Skip the craziness of Black Friday shopping. Make it a playful “Bright Light Friday” instead. Sing, dance, and celebrate the start of the Christmas season with KC-based kid rocker and Library favorite Jim “Mr. Stinky Feet” Cosgrove.
On the day of the show, Jim will collect winter clothing items on behalf of the nonprofit Artists Helping the Homeless (artistshelpingthehomeless.org). Items of need range from socks and long underwear to gloves, scarves, and hats. All sizes accepted (adult large and XL items needed most). Appropriate for all ages.
We hear and read of it abroad, but the trafficking of children for sex is all too common in America. Emmy-nominated multimedia journalist and producer Tim Matsui shines a light on the issue in his riveting documentary, The Long Night, weaving together the stories of seven people — young girls forced or coerced into the sex trade, their parents, and police — whose lives have been forever changed.
Set in Seattle, the 72-minute film was named the Pictures of the Year International's top documentary project of 2014. It is screened in the Truman Forum Auditorium, and Matsui leads a subsequent discussion with local advocates and others on the issue’s front lines.
Co-presented by the Kansas City/Mid-America chapter of the American Society of Media Photographers and Pictures of the Year International.
The stories seem more prevalent and disturbing today than ever: kids being pushed in one or more sports to the point of burnout before high school, parents fighting with referees and umpires, coaches berating their pint-sized players.
Former Kansas City Royals pitcher Jeff Montgomery, psychologist Andrew Jacobs, and Hall of Fame swimming coach Peter Malone have seen firsthand the issues that are making youth sports increasingly difficult for all – especially the young participants.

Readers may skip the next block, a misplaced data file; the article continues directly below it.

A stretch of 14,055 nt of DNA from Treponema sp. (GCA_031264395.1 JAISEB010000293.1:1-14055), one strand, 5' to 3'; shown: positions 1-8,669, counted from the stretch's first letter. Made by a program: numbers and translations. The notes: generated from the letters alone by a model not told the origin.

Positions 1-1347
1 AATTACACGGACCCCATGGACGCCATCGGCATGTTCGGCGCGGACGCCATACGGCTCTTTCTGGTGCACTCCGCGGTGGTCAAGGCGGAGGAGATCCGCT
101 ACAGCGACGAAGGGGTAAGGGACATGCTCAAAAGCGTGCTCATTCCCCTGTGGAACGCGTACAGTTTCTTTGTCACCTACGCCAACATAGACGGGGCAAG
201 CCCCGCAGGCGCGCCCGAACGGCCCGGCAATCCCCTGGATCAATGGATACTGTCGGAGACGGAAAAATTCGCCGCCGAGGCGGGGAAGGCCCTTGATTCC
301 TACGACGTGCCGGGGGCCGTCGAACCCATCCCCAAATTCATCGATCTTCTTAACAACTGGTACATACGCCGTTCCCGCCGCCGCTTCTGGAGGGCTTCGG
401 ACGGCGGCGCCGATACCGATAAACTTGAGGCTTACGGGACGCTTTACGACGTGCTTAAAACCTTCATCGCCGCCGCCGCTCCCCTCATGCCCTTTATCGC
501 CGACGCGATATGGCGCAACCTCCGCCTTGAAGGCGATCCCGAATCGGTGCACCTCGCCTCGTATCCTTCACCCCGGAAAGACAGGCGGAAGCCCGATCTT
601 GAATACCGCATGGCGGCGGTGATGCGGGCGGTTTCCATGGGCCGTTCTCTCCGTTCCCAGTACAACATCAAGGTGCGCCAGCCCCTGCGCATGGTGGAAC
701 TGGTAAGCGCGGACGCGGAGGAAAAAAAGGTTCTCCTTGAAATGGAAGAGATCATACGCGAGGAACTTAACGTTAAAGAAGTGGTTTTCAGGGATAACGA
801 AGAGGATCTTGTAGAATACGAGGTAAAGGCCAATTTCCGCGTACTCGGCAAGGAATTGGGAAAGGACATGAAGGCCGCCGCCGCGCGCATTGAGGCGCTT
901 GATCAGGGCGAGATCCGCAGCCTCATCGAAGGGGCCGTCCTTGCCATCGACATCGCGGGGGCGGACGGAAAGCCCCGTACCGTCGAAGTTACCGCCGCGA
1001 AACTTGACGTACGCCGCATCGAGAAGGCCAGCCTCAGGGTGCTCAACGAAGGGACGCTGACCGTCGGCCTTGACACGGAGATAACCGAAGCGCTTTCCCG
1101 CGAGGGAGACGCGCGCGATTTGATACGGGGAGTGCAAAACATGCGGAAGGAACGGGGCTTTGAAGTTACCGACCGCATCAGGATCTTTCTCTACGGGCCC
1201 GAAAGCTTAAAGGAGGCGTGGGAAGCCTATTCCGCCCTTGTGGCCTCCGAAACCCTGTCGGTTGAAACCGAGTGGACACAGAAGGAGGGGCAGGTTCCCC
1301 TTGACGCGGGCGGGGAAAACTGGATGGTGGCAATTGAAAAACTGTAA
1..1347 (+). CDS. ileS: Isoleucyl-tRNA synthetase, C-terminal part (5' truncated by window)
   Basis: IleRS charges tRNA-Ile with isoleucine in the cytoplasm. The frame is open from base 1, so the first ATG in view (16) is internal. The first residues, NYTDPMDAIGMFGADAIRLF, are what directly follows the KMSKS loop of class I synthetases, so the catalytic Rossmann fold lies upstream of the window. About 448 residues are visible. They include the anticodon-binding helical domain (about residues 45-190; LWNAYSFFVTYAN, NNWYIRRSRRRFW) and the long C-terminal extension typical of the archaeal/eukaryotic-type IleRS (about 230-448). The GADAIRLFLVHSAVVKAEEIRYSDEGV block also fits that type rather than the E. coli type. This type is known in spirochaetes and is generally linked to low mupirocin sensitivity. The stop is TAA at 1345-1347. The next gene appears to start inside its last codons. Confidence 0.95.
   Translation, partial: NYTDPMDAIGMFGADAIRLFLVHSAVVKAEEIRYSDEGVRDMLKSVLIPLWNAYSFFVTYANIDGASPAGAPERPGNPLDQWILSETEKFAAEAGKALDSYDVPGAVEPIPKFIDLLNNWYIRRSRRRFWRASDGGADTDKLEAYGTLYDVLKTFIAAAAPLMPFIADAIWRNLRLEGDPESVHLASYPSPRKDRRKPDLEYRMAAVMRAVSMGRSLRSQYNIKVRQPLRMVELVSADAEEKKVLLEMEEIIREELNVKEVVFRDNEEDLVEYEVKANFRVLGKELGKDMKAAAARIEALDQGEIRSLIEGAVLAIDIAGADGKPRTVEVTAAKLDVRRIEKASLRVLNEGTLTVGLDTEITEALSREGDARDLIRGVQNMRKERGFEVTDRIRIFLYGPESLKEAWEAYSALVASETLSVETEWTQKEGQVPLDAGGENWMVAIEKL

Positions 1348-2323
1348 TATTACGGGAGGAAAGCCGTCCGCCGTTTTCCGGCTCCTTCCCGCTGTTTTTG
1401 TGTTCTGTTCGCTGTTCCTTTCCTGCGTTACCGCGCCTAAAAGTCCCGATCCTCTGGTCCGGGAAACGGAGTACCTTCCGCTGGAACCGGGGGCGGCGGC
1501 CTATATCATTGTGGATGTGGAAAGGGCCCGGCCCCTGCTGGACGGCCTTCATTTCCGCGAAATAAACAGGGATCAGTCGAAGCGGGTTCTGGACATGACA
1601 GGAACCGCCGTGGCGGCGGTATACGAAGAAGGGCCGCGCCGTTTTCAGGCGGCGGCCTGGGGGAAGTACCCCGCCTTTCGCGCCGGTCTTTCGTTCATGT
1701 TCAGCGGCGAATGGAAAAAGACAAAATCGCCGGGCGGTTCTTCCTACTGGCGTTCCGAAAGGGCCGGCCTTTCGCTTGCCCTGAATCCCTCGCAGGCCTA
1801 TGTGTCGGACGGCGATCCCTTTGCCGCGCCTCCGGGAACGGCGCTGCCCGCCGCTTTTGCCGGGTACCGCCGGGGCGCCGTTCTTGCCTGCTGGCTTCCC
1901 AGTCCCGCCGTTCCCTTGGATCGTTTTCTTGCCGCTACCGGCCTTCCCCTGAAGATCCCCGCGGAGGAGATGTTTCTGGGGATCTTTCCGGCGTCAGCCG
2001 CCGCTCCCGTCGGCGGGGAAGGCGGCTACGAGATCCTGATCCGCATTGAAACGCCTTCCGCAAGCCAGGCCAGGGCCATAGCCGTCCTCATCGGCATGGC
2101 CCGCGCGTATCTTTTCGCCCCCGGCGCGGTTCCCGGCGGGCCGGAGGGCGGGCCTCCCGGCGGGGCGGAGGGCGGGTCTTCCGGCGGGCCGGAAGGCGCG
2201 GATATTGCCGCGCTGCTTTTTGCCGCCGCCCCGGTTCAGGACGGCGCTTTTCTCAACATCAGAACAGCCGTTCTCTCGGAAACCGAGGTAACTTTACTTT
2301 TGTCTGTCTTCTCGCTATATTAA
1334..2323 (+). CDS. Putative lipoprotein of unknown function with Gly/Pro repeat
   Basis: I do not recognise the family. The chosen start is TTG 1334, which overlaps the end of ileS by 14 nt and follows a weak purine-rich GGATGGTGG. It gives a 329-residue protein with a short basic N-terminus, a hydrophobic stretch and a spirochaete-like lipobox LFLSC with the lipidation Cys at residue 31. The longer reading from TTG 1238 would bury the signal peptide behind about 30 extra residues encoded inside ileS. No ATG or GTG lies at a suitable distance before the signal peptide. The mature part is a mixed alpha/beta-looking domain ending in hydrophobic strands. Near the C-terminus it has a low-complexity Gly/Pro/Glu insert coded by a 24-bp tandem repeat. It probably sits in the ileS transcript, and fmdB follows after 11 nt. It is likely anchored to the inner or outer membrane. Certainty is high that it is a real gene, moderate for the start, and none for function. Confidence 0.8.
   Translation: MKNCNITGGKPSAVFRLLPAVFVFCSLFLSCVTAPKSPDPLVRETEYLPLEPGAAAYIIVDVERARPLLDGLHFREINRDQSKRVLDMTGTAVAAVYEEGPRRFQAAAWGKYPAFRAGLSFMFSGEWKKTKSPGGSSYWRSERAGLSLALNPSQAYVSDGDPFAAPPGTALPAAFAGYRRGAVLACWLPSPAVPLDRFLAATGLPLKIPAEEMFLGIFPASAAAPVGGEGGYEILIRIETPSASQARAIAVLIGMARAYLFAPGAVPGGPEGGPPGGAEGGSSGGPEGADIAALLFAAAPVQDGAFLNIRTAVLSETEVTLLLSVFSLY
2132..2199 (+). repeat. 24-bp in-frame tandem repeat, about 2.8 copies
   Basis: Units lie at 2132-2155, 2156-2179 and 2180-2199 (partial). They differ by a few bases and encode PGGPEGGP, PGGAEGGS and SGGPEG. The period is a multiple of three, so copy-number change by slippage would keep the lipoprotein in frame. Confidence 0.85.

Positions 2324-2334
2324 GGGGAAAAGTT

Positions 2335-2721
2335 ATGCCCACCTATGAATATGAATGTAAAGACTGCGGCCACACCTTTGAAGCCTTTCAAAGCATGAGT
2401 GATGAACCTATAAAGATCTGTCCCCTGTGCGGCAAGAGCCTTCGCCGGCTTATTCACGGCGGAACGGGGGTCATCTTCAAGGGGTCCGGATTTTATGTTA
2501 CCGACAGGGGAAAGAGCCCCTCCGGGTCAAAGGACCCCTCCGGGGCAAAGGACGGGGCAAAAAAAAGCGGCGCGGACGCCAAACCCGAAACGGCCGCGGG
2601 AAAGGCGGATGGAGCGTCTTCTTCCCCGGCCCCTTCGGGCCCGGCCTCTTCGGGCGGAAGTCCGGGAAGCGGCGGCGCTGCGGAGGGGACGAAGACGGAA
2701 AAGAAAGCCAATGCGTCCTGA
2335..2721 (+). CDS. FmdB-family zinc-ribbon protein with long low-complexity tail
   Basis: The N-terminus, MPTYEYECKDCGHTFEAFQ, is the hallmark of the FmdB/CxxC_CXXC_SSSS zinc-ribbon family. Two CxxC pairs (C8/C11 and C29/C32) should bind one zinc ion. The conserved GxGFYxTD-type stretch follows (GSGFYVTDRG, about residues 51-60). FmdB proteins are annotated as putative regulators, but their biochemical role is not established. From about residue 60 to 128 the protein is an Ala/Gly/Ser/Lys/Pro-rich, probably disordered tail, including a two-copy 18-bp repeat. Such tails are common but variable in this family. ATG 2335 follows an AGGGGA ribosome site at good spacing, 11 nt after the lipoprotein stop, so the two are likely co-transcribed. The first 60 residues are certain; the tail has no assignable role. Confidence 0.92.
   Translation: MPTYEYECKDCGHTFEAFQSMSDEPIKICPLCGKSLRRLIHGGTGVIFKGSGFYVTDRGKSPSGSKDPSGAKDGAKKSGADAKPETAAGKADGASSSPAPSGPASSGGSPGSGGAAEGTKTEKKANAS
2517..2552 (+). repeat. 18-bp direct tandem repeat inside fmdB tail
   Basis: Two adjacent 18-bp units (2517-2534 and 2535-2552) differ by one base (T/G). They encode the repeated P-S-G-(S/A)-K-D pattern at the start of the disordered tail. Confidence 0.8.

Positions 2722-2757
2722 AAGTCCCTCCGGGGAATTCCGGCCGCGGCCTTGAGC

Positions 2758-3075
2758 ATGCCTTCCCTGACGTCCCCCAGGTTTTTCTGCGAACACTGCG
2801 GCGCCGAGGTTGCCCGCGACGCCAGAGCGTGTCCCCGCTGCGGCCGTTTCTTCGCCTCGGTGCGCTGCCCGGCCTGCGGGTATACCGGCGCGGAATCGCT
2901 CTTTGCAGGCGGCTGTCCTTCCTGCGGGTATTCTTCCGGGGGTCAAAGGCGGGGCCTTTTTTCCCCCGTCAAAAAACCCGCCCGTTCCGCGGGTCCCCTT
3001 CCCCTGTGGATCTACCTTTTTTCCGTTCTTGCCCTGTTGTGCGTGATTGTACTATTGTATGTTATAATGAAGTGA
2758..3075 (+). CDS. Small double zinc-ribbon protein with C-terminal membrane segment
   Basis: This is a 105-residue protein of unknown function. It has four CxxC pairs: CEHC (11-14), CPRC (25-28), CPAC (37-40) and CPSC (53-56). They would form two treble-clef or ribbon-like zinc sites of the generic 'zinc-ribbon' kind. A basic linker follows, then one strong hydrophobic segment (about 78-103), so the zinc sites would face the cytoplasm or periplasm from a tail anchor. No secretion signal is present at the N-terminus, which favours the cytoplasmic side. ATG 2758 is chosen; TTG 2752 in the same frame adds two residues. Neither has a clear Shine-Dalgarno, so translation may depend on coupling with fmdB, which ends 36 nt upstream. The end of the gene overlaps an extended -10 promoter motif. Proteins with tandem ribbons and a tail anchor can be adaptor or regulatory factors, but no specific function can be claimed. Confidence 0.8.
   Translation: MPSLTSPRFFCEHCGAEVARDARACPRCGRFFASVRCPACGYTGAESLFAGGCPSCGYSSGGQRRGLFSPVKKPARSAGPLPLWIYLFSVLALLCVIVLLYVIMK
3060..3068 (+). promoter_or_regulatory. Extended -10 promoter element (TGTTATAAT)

Kansas City-area entertainers Jay and Leslie Cady apply their antics – juggling, mime, magic, and other nonsense – to the tradition of holiday gift giving. It’s family fun with a bow on top. Appropriate for all ages.
Coterie Theatre artists read from David Ezra Stein’s best-selling Caldecott Honor Book about a little red chicken who can’t stop herself from interrupting her bedtime stories, altering the tales to save the characters from their missteps. But when it’s her turn to tell a tale, will her yawning Papa make it to the end without his own interruption?
Young audience members can “jump into the story,” adding their own improvisation. Appropriate for all ages.
Everyone has a reader in their life, even if that reader is you.
In a first-of-its-kind event the Kansas City Public Library’s Director of Readers’ Services, Kaite Stover, hosts librarians from across the Kansas City area in a discussion of great reads that make great holiday gifts. The program features experts in popular genres including fantasy, young adult, crime fiction, classics, and nonfiction. Whether you are looking for book ideas for yourself or to give as Christmas gifts, you’re sure to find something with the help of librarians who are trained to make recommendations based solely on readers' tastes.
Piccadilly Productions delivers a sweet, family-friendly show featuring Belinda Baker, who makes a special wish as she bakes a boy made of gingerbread. He, in turn, makes himself a sister, and silliness ensues. All ages.
The Library, in partnership with American Public Square, launches a series of discussions of polarizing local issues – minus the incivility and insults that all too often feed polarity.
Kansas City’s new streetcar line will run from the River Market through downtown and to on Crown Center. Where should it go in the future? North to KCI? South to Brookside and Waldo? East? Is this the future for public transit in the city? If so, who pays for it?